TMH turnover 23 percent in 2009

Official: Hospital is exactly where it needs to be, regardless of numbers


By the numbers

The Memorial Hospital employee turnover in 2009:

• Employee turnover: 43 (23 percent of total staff)

• Employees lost due to resignation and termination: 27 (13 percent of total staff)

At first glance, The Memorial Hospital’s employee turnover numbers look concerning, said Samantha Johnston, TMH chief of organizational excellence.

However, when assessed in the context of “cultural change,” Johnston said TMH is exactly where it needs to be.

“Ideally, we would have no turnover,” she said. “We want to keep our good workers. But part of that is making good hires and making sure people are happy in their role. That means providing good job descriptions and compensation so that people come to work in a good environment.”

At the hospital board’s monthly meeting Wednesday, Johnston handed out a report of all employees who left the hospital in 2009, explaining the reasons for each one and their outcomes to the board.

Of 202 total employees at TMH, 42 were lost to resignation, termination, retirement, relocation and the end of a temporary position, according to the report. One employee included in the report died in an accident.

Johnston said it is not normal to measure turnover by including every person who left for any reason, and most companies usually only include terminations and resignations.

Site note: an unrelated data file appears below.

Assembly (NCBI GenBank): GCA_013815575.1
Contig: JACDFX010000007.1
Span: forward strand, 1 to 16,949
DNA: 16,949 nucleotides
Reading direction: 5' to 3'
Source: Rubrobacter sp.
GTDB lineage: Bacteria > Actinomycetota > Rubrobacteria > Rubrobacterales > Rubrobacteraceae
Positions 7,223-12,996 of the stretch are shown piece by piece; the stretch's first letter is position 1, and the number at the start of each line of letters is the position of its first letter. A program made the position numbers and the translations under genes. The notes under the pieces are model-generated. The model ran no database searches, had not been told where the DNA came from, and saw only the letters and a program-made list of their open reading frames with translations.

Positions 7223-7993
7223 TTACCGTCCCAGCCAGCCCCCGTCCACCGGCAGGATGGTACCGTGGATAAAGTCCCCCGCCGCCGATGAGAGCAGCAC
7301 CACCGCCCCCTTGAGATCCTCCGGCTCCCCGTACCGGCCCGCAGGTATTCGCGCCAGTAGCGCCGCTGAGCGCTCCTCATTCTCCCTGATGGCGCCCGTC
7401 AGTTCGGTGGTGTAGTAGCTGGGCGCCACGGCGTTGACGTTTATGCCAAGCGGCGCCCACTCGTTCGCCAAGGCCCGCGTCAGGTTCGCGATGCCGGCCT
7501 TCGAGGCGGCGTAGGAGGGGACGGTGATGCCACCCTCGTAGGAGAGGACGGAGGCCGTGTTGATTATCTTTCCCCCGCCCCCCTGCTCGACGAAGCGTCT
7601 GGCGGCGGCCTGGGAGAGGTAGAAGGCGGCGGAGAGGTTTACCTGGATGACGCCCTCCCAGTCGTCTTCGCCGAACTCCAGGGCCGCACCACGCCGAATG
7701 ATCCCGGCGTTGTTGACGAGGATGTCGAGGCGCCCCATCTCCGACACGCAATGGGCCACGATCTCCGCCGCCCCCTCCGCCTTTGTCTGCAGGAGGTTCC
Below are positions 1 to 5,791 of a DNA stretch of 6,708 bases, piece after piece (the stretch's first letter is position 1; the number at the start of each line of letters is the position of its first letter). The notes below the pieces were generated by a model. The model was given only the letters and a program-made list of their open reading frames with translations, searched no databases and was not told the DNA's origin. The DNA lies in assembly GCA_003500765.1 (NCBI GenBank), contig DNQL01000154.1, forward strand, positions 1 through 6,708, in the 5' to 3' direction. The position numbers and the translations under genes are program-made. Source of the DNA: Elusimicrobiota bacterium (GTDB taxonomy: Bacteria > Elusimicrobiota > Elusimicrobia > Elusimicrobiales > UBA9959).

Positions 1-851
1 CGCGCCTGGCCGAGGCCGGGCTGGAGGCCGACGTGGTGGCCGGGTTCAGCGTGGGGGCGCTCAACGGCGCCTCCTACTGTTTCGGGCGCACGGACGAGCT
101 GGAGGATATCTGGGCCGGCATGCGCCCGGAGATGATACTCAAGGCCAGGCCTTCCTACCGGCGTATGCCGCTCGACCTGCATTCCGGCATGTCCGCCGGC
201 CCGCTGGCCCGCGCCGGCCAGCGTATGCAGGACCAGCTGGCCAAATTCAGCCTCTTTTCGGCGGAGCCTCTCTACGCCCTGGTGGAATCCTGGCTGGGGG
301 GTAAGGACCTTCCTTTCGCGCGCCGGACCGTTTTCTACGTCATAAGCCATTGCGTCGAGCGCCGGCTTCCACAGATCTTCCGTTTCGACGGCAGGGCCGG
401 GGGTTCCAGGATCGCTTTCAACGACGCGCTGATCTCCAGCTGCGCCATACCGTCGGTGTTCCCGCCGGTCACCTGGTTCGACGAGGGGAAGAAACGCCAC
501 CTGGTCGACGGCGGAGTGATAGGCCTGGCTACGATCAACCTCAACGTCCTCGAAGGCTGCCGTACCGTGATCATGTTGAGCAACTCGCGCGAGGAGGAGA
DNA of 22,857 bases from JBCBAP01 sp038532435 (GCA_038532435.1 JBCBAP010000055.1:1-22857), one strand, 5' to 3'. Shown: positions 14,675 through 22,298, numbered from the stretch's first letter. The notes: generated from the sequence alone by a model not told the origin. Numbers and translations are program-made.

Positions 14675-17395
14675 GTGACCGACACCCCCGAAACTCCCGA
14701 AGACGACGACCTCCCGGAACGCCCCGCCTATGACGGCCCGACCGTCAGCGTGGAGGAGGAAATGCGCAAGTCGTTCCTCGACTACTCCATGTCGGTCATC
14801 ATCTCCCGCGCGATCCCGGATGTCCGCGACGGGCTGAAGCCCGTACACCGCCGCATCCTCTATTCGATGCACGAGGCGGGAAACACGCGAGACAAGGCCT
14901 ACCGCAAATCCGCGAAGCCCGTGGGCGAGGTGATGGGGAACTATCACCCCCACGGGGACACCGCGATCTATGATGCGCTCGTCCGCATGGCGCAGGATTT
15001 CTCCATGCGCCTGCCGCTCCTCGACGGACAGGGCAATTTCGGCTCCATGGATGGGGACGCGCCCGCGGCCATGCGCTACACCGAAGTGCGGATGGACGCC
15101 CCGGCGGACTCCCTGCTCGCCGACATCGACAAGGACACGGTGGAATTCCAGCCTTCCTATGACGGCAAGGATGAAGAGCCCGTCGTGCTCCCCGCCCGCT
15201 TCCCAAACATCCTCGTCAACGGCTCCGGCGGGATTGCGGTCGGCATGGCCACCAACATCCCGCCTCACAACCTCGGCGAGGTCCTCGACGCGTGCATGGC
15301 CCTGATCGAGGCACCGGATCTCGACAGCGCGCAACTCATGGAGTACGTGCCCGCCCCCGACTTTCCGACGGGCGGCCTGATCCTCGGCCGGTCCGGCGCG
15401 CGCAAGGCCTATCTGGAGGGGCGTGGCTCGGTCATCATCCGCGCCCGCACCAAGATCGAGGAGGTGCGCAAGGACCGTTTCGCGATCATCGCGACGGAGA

Excluding retirement, resignation because of health issues and the one death, Johnston said the turnover was closer to 13 percent of the total staff, which is well within the organization’s goal of 15 percent.

Johnston said when she arrived at TMH two years ago, the hospital was about to embark on a “journey of cultural change” because of complaints from the community about customer service and patient treatment.

Since then, Johnston and TMH have implemented programs structuring employee behavioral standards and practices to improve service and patient relations.

She said part of that process is finding the right group of people to work as a team to move in the right direction.

“We hope one day that we get there, that one day this will be the place to work,” she said. “But change is a brutally hard uphill battle sometimes.”

Of the 27 employees who were terminated or resigned in 2009, Johnston said some people only worked for a few days before deciding a job at TMH was not for them, while one failed a drug test on the first day of work.

Sometimes, Johnston said, the new behavioral standards created issues with staff.